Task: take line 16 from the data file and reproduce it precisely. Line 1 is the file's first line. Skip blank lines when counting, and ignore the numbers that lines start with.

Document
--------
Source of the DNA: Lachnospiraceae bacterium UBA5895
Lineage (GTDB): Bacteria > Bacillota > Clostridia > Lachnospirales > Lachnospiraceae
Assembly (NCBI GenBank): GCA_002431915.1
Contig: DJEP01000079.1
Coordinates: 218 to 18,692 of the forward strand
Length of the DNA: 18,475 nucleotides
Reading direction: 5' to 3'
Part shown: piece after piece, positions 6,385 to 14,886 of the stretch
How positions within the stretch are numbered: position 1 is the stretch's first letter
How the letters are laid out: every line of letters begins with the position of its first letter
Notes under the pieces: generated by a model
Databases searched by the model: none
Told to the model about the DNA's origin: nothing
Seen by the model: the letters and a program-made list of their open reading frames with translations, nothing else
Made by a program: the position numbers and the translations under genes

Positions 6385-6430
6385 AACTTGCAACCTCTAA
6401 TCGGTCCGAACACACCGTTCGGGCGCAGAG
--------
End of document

Positions 6385-6430